With rent assistance disappearing and eviction moratoriums set to end, Michigan braces for an eviction crisis. At the height of winter. During a pandemic.
MUSKEGON, Mich.—Time is running out for Michigan residents struggling to pay rent to seek assistance, and not just because federal assistance ends this year. As the court system in Michigan ramps back up once vaccines start getting distributed, advocates say evictions could reach unprecedented levels.
An eviction crisis in the middle of a pandemic winter is on the horizon, and organizations serving the unhoused are already feeling the strain. But at the start of 2021, housing activists to government officials to landlords all warn of a massive eviction crisis.
Federal and state assistance managed to keep the eviction rate relatively low through the pandemic to date, but the last of those is set to expire at the end of the year. Last year, according to the University of Michigan’s Poverty Solutions initiative, 135 evictions were filed per day in courts in the Detroit area. This year, the number has peaked at 102 per day.
And fewer cases actually get verdicts these days, thanks to the glacial pace of the courts. In order to prevent the spread of the coronavirus, the courts have regularly suspended eviction hearings.
“We’ve been surprised that the number of filings is relatively low, given that we’re in a state of crisis,” Alexa Eisenberg, a PhD candidate at the University of Michigan and organizer with Detroit Renter City, a tenant advocacy group, told Detour Detroit. “What’s preventing evictions right now is less the CDC moratorium and more that the courts are moving at a glacial pace.”
Of course, that means that when the glacier thaws, a deluge of evictions will rock the state.
Take, for example, Community enCompass, a local nonprofit in Muskegon. They are already urging those struggling with rent to reach out for federal assistance before it disappears Dec. 31. The organization is responsible for disbursing eviction diversion funds authorized by the Michigan State Housing Development Authority (MSHDA).
“It’s really to keep people safely housed, especially now more than ever,” Michael Ramsey, the Homeless Services Director at Community enCompass told MLive. “This pandemic has touched everyone.”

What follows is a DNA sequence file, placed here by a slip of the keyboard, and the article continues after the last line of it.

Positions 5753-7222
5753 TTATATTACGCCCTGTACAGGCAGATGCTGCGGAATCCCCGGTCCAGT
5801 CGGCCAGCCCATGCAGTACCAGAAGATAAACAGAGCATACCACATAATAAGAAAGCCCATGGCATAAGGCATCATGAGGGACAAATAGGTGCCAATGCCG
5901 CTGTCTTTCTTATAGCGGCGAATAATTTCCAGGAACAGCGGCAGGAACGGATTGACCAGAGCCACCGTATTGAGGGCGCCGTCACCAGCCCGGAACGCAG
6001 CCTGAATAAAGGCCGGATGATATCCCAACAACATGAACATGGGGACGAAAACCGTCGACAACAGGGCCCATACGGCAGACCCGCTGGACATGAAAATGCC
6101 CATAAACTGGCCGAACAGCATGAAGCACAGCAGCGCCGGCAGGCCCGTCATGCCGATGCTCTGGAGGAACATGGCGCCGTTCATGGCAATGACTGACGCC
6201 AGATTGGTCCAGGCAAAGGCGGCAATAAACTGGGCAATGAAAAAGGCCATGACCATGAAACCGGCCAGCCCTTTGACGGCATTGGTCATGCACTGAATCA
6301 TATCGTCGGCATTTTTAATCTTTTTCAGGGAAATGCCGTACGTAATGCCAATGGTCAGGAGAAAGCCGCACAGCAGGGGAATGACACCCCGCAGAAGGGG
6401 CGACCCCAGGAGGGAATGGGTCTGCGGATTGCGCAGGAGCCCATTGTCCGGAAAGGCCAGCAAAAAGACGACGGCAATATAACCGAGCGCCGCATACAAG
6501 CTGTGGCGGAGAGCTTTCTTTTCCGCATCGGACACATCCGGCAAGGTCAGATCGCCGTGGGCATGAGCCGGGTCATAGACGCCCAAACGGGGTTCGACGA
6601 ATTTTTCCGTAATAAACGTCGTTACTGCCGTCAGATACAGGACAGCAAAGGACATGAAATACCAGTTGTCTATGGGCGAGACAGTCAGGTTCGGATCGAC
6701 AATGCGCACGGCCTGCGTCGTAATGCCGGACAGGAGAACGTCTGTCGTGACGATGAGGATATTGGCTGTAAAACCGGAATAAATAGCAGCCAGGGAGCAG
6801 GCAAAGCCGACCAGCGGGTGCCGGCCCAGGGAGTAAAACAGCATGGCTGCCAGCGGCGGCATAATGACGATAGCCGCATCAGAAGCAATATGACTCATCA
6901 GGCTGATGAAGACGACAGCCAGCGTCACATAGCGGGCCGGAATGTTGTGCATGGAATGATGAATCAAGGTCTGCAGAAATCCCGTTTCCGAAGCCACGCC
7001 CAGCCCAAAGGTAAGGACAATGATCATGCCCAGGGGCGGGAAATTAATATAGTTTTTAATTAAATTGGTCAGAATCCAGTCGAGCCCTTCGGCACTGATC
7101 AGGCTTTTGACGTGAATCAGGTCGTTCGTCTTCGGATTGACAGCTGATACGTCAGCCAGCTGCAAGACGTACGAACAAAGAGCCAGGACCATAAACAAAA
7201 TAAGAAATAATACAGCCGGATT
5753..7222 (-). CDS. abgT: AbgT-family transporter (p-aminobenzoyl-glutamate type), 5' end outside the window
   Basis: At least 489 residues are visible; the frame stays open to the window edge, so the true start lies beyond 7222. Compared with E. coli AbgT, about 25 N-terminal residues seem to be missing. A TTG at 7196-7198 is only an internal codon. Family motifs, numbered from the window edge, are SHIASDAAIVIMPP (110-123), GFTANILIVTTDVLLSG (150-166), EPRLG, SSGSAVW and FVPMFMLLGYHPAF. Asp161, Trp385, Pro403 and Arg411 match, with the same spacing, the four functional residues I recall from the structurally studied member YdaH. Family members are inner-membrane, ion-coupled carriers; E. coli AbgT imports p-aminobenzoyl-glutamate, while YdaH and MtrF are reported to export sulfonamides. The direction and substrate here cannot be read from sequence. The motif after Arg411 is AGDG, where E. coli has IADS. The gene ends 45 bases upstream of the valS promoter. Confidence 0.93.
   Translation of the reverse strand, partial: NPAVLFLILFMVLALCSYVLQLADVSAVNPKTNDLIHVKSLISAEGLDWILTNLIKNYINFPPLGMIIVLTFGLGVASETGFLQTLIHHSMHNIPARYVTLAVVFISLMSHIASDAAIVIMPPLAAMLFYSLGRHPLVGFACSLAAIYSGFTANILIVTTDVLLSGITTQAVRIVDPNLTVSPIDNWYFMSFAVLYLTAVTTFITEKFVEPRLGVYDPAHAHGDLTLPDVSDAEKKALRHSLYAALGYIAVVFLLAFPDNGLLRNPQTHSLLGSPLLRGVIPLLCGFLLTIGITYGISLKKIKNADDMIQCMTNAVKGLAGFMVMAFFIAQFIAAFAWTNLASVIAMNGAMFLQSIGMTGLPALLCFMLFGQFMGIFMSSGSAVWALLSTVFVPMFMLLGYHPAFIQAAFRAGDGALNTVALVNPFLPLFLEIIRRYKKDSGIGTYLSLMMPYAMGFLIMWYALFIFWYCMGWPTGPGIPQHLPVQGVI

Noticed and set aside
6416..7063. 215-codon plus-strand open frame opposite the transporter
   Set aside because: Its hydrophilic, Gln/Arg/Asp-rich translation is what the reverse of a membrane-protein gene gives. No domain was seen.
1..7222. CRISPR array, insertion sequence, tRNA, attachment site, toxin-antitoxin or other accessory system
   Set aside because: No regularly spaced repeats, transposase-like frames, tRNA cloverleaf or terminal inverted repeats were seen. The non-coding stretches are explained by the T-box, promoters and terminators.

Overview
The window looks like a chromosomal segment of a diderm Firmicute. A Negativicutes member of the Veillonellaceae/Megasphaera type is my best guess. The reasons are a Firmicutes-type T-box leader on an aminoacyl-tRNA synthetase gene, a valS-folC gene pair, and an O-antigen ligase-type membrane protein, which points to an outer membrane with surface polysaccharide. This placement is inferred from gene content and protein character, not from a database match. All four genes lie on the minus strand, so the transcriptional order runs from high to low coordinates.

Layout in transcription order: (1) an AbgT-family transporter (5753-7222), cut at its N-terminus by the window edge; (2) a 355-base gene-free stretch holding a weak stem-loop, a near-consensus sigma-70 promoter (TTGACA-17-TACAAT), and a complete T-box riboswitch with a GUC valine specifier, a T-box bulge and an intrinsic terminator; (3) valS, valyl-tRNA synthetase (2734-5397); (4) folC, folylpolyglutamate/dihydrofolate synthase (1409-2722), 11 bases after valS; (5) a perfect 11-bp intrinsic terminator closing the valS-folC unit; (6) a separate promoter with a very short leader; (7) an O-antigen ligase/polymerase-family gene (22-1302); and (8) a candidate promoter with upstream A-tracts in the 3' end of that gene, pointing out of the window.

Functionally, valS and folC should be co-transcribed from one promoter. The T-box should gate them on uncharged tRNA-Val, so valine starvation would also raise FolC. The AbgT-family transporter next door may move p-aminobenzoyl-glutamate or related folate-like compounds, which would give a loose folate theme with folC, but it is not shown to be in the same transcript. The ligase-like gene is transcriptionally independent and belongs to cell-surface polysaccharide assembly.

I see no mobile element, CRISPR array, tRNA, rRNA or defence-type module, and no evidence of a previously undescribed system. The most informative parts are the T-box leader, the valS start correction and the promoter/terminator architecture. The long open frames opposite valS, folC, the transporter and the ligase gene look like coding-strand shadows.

Newly-elected Michigan Supreme Court Justice Elizabeth Welch also foresees an eviction problem looming for the courts. She says Michigan’s court system needs to evolve to handle the issue fairly.
The playing field between landlords and tenants in disputes is wildly uneven, Welch told The ‘Gander, and old approaches to rectifying that problem won’t be enough.
“When I graduated, it was still ‘every lawyer has to give more pro bono time.’ There’s not enough pro bono hours to go around, particularly when you think of the landlord-tenant tsunami crisis that is upon the courts,” Welch said. “Landlords probably tend to have counsell, tenants often don’t. What do we do for that tenant who walks in to the courthouse and is being evicted? The judge has to balance that. It’s a very awkward space for the judge as well, because they can’t represent the unrepresented party, that’s not their job, but it is their job to make sure justice is dispensed fairly.”
Despite the moratoriums that protected Michigan renters, the rate of eviction filings have been steadily rising. Landlords can’t evict tenants for failure to pay rent during the pandemic, thanks to the patchwork of policies until the end of the year, but evictions for other lease violations have become increasingly common.
“If a landlord is fed up, they’ll find a way to evict a tenant,” Rachael Baker, an organizer with Detroit Renter City said to Detour.
And those who would be evicted for nonpayment still are in the eviction process, housing attorney Jim Schaafsma explained to WKAR. The moratorium prevents the final stage of eviction—court hearings. The rest of the process continues as normal. That means starting in the new year, as Michigan enters its coldest months, the flood of eviction cases will swell all the more in the Michigan court system.
“Many tenants would find themselves at the last stage of the eviction process which is the issuance of an eviction order and the final step of the eviction process which is the enforcement of that order shortly after the end of the year,” he said.
And even city programs, like the one in Muskegon, are running out of time. Community enCompass encourages people to apply for help in Muskegon County by Friday, Dec. 4, to allow for review before the end of year deadline.